While new Polish IT companies tended to keep to their fairly large domestic market, cloud models such as software as a service (SaaS) have made it easier than ever before to start looking abroad for new customers.
For years, European tech startups have had problems breaking out across their national borders and going international (with the odd notable exceptions). But being content with to just focus on their home market just does not work for a growing number of fledgling IT firms. In Poland, some nascent tech companies are increasingly looking to going global in an attempt to supplement their domestic investors with foreign money.
Some newer Polish companies looking to achieve global scale include Base (a CRM vendor), UXPin (a design tool), Landingi (a landing page creator), PressPad (digital publishing) and Brix.io (a Twitter bootstrap design tool).
Owing to their cloud-based approach, some of them already have an international user base. But getting foreign investment is quite something else, even when initiatives such as Innovation Nest try to assist in bringing companies and investors together.
"Foreign investment is vital if you aim to go global," says Lukasz Holeczek, the founder of Brix.io, a visual website editor which uses Twitter's Bootstrap front-end framework. "Right now, we are working on our own means, but we are planning to move to Silicon Valley in the future."
The company already has a global user base. "Since we started at the beginning of the year, we got more than 12.000 customers globally," he says. "They are mostly front end developers, working for companies ranging from small start-ups to large enterprises. In Poland, more than 60 percent of developers know Bootstrap, and in other countries that percentage is even higher."
Such ambition on going global is a fairly recent phenomenon among Polish startups. A few years ago, the Polish domestic market was considered large enough for most of them to do well enough. Some of the most successful tech companies in the past kept strictly to the home market. "They were simply content with the business they did in Poland," Holeczek says.
The change of heart is hard to explain as the domestic market in Poland, a country of 38 million people, is still large enough to support companies.
"I can totally understand they just want to focus on their home market, as there is a lot of money to be made here," says Ela Madej, a Polish serial entrepreneur and currently angel investor based in the US.
Less objective reasons, based on sentiment and ambition, also play a role. "Those that make a different choice don't do that just because of the money, but also because they want to play in the top league."
Most of the companies that choose to take the extra step are SaaS vendors, Madej says. They have more chance to gain foreign capital in the first place because their revenue models are relatively predictable, she says.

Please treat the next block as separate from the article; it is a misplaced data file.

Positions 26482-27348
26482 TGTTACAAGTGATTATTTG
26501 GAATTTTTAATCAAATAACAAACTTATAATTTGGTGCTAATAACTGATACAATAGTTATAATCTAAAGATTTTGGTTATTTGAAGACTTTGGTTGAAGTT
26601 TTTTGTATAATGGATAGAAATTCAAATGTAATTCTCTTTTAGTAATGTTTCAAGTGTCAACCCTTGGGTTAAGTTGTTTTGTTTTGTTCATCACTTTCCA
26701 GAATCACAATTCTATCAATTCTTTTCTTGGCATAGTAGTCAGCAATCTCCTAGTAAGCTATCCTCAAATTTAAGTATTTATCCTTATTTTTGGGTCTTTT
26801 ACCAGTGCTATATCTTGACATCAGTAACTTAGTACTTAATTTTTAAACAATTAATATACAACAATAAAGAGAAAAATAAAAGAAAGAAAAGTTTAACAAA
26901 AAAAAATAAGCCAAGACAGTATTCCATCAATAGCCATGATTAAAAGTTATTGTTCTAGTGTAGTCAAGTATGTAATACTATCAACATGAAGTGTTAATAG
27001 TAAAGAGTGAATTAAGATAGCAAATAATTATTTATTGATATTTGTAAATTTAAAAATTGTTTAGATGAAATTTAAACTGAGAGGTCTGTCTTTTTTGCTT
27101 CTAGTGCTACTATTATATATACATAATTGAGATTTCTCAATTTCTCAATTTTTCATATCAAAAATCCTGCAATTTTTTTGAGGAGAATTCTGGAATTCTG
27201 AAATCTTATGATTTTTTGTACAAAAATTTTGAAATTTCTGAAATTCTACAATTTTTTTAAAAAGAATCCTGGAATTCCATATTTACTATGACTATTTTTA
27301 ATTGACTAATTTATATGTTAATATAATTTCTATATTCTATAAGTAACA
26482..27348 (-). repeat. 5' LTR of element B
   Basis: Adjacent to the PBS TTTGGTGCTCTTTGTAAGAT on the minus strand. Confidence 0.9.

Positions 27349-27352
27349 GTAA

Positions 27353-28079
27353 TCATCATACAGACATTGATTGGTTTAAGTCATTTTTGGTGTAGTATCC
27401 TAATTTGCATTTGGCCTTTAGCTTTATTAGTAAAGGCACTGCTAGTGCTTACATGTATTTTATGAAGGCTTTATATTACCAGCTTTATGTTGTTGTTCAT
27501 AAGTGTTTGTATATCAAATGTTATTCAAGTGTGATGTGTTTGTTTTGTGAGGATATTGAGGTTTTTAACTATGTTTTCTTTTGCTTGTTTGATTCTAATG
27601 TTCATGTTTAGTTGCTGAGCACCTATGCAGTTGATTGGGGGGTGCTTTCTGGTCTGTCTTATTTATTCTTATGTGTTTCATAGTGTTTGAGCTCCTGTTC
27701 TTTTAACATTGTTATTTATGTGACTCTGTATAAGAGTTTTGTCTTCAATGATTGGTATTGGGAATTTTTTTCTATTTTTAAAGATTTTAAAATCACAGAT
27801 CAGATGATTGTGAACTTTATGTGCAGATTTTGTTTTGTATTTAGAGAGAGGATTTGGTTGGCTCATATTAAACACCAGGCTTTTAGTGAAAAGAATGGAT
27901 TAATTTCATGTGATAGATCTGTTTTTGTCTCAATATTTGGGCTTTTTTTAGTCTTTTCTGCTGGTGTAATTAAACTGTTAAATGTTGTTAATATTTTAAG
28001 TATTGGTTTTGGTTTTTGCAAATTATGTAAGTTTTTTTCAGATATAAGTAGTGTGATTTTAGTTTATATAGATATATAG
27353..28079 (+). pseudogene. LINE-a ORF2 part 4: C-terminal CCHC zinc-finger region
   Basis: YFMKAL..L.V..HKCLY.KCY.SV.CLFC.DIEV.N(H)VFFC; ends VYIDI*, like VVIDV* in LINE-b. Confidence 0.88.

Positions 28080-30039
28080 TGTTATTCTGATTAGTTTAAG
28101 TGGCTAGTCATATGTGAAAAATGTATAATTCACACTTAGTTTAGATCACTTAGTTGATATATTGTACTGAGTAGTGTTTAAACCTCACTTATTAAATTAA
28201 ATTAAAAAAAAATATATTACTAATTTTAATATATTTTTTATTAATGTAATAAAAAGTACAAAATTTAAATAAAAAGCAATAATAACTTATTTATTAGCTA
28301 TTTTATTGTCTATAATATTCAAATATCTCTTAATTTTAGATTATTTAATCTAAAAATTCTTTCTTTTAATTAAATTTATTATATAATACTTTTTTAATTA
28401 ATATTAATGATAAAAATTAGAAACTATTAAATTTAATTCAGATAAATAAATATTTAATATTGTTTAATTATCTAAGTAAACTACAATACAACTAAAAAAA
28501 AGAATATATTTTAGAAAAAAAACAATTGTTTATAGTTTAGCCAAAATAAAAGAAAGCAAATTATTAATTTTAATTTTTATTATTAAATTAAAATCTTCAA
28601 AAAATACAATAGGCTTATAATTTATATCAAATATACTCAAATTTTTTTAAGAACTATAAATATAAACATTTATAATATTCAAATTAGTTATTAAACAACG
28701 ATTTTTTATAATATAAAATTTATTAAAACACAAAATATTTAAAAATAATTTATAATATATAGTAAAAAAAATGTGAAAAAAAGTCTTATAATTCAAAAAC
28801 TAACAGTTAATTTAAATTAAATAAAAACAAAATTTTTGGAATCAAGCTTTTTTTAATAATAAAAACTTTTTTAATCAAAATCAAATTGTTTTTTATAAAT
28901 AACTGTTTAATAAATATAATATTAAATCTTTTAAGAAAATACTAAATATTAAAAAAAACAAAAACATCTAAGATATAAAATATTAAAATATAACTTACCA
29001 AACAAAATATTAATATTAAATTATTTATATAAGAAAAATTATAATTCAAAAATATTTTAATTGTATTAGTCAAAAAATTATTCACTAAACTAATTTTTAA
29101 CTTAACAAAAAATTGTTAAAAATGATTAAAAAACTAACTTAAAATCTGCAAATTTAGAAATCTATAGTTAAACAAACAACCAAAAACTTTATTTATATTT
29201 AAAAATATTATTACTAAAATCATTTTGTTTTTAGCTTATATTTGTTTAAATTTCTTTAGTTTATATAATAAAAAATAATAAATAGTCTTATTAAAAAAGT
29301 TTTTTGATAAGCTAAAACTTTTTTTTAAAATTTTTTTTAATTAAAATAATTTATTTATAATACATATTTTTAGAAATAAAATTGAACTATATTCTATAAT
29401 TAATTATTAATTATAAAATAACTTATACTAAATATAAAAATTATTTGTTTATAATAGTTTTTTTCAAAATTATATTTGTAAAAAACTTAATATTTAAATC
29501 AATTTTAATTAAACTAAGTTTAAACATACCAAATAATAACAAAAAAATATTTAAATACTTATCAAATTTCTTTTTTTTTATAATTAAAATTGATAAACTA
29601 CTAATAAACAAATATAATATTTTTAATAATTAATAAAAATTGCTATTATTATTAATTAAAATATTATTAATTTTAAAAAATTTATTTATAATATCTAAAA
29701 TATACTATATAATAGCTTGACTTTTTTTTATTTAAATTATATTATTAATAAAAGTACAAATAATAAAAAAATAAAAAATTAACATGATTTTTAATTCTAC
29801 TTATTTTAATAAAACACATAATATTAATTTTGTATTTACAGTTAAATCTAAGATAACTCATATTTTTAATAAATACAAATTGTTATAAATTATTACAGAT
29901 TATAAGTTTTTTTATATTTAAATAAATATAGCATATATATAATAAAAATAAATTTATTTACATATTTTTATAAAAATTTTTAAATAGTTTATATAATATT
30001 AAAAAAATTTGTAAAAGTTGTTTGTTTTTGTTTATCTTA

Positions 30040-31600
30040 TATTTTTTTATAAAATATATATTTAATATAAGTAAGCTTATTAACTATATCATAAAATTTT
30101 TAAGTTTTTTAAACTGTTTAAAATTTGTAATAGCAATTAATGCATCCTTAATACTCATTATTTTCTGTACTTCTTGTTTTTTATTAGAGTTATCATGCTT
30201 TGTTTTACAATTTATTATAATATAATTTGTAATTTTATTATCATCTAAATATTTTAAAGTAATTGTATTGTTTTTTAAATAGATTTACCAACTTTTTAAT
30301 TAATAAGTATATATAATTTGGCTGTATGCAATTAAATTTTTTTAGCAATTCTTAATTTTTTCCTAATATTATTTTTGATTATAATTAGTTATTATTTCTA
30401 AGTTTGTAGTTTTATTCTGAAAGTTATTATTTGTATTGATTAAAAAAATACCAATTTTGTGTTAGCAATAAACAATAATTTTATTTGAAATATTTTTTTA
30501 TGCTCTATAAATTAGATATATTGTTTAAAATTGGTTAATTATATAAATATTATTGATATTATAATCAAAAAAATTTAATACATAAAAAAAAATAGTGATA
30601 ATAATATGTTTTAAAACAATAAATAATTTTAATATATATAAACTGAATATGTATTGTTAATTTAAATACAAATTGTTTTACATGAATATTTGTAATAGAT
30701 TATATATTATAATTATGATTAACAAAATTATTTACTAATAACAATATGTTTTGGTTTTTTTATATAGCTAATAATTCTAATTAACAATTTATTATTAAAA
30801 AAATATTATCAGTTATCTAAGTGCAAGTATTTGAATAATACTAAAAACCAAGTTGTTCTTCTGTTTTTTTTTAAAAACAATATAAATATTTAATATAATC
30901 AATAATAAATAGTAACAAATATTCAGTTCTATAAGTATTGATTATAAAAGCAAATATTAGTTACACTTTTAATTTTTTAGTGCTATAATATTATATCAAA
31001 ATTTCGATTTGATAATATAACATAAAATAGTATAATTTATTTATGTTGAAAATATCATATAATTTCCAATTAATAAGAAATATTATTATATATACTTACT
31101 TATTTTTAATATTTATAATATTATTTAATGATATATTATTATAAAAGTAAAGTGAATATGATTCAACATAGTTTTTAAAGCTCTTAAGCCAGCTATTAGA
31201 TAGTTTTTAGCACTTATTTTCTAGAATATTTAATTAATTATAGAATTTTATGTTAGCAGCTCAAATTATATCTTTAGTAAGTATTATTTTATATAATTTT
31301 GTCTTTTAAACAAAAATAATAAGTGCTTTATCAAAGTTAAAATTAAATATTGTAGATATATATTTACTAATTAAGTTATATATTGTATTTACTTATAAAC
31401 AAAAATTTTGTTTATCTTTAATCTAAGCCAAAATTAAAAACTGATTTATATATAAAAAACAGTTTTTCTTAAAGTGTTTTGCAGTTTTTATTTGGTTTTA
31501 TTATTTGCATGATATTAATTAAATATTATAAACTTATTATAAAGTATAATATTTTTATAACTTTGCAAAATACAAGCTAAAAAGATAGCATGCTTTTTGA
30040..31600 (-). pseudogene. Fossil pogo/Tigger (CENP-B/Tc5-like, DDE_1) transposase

"The set of metrics is very standard which is well known across industries in B2B business," she says. "If a company is able to increase its monthly recurring revenue, you can quickly see how a company is doing."
That doesn't mean that it is a walk in the park for even the best companies to get an international break through. "You need a really good product, but you also need a really good salesforce," Madej says. It is especially the latter that sometimes poses problems. "There is great technical talent in Poland, and great design talent as well. But scaling a sales team is very difficult."
A common mistake she notices is that Polish companies tend to spend insufficient time on assessing lead quality, and often focus on the wrong leads. "One example is that companies erroneously invest into getting more traffic to their website," she says. "In reality, that additional traffic does not convert into paying accounts. Sometimes you need to cut out all the marketing expenses and do cold calling. It's crazy how much cold calling and CRM hacking goes on in the US."
Another common mistake, according to Madej, is under-pricing. "When you know you have a good product, you should price the hell out of it. Only then the numbers will add up nicely." Also at work is the second-hand-car mechanism: slap a price on a sales advert that is too low, and people might not show up to watch the car because they suspect there is definitely some hidden fault somewhere.
But going global doesn't mean the whole company is going to move, Holeczek says. "The main challenge for start-up companies in for example Silicon Valley is that they have neighbours such as Facebook, Google and Apple," he says.
"They tend to hire the best engineers in the area. In Poland, small companies still have access to almost the full talent pool, so our start-ups usually has better talent available than in the USA. For that reason, we would be more inclined to keep our R&D in Poland."